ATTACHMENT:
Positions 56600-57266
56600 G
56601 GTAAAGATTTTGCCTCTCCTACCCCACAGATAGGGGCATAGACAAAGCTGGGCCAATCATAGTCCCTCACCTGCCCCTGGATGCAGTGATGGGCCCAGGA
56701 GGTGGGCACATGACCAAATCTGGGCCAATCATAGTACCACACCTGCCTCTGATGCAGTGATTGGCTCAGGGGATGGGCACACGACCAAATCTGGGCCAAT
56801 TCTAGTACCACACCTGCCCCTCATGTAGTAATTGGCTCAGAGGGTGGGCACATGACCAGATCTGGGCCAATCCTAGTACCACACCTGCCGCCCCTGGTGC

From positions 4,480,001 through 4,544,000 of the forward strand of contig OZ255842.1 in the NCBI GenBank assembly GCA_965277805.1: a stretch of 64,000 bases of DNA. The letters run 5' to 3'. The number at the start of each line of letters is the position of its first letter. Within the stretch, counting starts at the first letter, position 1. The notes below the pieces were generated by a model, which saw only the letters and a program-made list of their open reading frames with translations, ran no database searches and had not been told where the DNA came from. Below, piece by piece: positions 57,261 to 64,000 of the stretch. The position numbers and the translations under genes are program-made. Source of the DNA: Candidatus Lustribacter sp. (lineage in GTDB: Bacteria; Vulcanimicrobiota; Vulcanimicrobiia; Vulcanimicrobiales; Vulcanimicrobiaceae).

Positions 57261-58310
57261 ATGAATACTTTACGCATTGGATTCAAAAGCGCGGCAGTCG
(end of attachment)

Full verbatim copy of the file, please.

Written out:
Positions 56600-57266
56600 G
56601 GTAAAGATTTTGCCTCTCCTACCCCACAGATAGGGGCATAGACAAAGCTGGGCCAATCATAGTCCCTCACCTGCCCCTGGATGCAGTGATGGGCCCAGGA
56701 GGTGGGCACATGACCAAATCTGGGCCAATCATAGTACCACACCTGCCTCTGATGCAGTGATTGGCTCAGGGGATGGGCACACGACCAAATCTGGGCCAAT
56801 TCTAGTACCACACCTGCCCCTCATGTAGTAATTGGCTCAGAGGGTGGGCACATGACCAGATCTGGGCCAATCCTAGTACCACACCTGCCGCCCCTGGTGC

From positions 4,480,001 through 4,544,000 of the forward strand of contig OZ255842.1 in the NCBI GenBank assembly GCA_965277805.1: a stretch of 64,000 bases of DNA. The letters run 5' to 3'. The number at the start of each line of letters is the position of its first letter. Within the stretch, counting starts at the first letter, position 1. The notes below the pieces were generated by a model, which saw only the letters and a program-made list of their open reading frames with translations, ran no database searches and had not been told where the DNA came from. Below, piece by piece: positions 57,261 to 64,000 of the stretch. The position numbers and the translations under genes are program-made. Source of the DNA: Candidatus Lustribacter sp. (lineage in GTDB: Bacteria; Vulcanimicrobiota; Vulcanimicrobiia; Vulcanimicrobiales; Vulcanimicrobiaceae).

Positions 57261-58310
57261 ATGAATACTTTACGCATTGGATTCAAAAGCGCGGCAGTCG